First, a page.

I would like to underline this final remark. In his late works, starting with Psyché. Inventions de l’autre, Derrida explicitly mentions the event of the coming of the Other as a fundamental – even quasi-transcendental – element of our experience and the human condition. Nevertheless, for Derrida the Other never comes and should never come in order to keep open the empty space needed to welcome him or her. This is why the event is impossible for Derrida; its conditions of possibility are its condition of impossibility. Levinas’ nocturnal events, and above all the event of sociality allowing our relationship with the infinite transcendence of the Other, free us from the paradox of an impossible foundation of our experience and knowledge. Indeed, both in Derrida and Levinas, our theoretical openness is based on the previous ethical striving for the Other. But while the Levinasian ethics finds its foundation in the nocturnal event of sociality, Derrida always misses the fundamental encounter with the Other.
In the night of Being, the Derridean spectre of the impossible could be chased by invisible ghostbusters: the nocturnal events.
Levinas and the Night of Being is an outstanding work of research in which Raoul Moati fully develops the ontological and phenomenological consequences of the notion of “nocturnal event” – on which very few was previously written – and properly contextualizes Levinas production in the phenomenological frame. Moati’s reading of Levinas thus provides us with new conceptual instruments to understand the key concept of ethics and otherness, theoretical core of Totalité et Infini. Inlight of his knowledge of phenomenology and French philosophy, Moati manages to explain with a remarkable clarity what is Levinas’ relation toward Husserlian phenomenology and how it is developed in contemporary philosophy, while also presenting critical readings of his work, such as the Derridean argument. Even though the chapters dedicated to the reconstruction of the sensible ego’s relation to infinity give us a general glimpse of Levinasian main concepts, I would not suggest reading this book to first approach Levinas’ philosophy because of its complex critique of ontology and phenomenology. I would rather warmly suggest this reading to anyone who is already familiar with Levinasian ideas in general and with Totalité et Infini in particular. Indeed, Moati’s book not only helps us understanding his work by giving us a rigorous phenomenological context but it also prevents us from misreading Levinas as an anti-metaphysical or anti-ontological author. On the contrary, Moati shows us that an ontology is definitively possible insofar as we accept to also consider its nocturnal component.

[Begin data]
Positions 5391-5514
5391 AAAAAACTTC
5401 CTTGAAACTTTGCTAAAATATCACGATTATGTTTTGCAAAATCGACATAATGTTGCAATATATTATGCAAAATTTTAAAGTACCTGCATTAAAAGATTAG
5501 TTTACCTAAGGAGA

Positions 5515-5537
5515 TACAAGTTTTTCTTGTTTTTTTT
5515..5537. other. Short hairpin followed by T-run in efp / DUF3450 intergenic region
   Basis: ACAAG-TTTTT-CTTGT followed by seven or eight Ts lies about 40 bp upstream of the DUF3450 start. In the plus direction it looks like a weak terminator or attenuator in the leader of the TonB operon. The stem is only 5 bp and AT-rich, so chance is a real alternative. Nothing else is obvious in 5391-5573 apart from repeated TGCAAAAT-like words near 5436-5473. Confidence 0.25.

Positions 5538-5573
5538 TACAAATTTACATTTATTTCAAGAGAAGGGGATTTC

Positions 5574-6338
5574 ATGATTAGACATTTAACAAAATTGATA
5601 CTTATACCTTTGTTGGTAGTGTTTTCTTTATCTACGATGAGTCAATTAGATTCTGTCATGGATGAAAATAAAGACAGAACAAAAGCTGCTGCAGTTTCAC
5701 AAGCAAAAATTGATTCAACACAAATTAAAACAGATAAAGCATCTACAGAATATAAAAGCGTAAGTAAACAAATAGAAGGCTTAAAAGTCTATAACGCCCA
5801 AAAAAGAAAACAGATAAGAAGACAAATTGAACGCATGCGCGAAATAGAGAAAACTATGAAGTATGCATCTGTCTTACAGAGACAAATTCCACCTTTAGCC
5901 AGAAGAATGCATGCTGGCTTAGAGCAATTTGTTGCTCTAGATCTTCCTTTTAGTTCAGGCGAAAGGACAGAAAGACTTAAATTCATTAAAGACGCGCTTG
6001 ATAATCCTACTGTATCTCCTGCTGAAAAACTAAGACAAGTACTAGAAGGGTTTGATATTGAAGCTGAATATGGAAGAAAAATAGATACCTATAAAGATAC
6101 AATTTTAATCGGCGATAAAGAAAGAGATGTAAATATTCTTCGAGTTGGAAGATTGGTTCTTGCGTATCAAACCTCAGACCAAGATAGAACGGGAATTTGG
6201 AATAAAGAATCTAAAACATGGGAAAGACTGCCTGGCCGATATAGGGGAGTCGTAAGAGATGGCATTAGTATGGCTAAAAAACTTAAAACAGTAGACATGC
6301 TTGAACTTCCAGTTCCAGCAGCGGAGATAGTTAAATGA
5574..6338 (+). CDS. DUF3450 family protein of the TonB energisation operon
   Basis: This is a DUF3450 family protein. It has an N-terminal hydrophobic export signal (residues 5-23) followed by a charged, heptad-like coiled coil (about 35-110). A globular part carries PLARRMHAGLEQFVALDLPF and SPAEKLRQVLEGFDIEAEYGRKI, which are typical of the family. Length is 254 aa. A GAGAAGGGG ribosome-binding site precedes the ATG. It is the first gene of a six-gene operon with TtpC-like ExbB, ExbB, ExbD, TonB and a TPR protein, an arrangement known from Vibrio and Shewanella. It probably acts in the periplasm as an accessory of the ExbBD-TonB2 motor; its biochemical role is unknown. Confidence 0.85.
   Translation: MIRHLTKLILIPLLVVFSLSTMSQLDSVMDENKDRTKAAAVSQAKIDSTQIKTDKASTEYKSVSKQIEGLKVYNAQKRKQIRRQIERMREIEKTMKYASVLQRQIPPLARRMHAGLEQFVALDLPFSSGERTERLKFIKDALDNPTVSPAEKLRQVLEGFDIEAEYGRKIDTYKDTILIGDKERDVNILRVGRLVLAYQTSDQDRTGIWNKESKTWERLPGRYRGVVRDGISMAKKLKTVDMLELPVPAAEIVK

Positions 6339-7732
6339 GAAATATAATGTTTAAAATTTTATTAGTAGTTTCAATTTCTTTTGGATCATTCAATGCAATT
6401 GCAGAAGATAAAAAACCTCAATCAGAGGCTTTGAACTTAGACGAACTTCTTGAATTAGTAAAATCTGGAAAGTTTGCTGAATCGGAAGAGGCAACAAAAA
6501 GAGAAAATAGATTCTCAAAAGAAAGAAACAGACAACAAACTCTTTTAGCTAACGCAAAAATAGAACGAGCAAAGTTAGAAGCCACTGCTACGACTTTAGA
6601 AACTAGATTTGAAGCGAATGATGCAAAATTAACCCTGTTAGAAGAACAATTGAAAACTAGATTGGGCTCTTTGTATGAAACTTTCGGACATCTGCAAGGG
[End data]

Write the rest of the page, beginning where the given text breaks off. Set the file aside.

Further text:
Last but not least, I would like to spend a few words about Daniel Wyche’s translation as conclusion. Translating such a book is for sure not an easy task. Beyond the difficulties caused by philosophical jargon and complex argumentative structures there are several expressions in French, untranslatable in English, that should be rendered with neologism or directly rewritten in French. The most complex paragraphs may therefore prove more difficult to understand in the English version. It is maybe for this reason that the author chose to completely rewrite several passages exclusively for the English version. Overall, Wyche’s realized an elegant translation and managed to render in English concepts that are so idiosyncratically French. However, I would suggest to francophone readers to check also the original version, at least the least clear passages.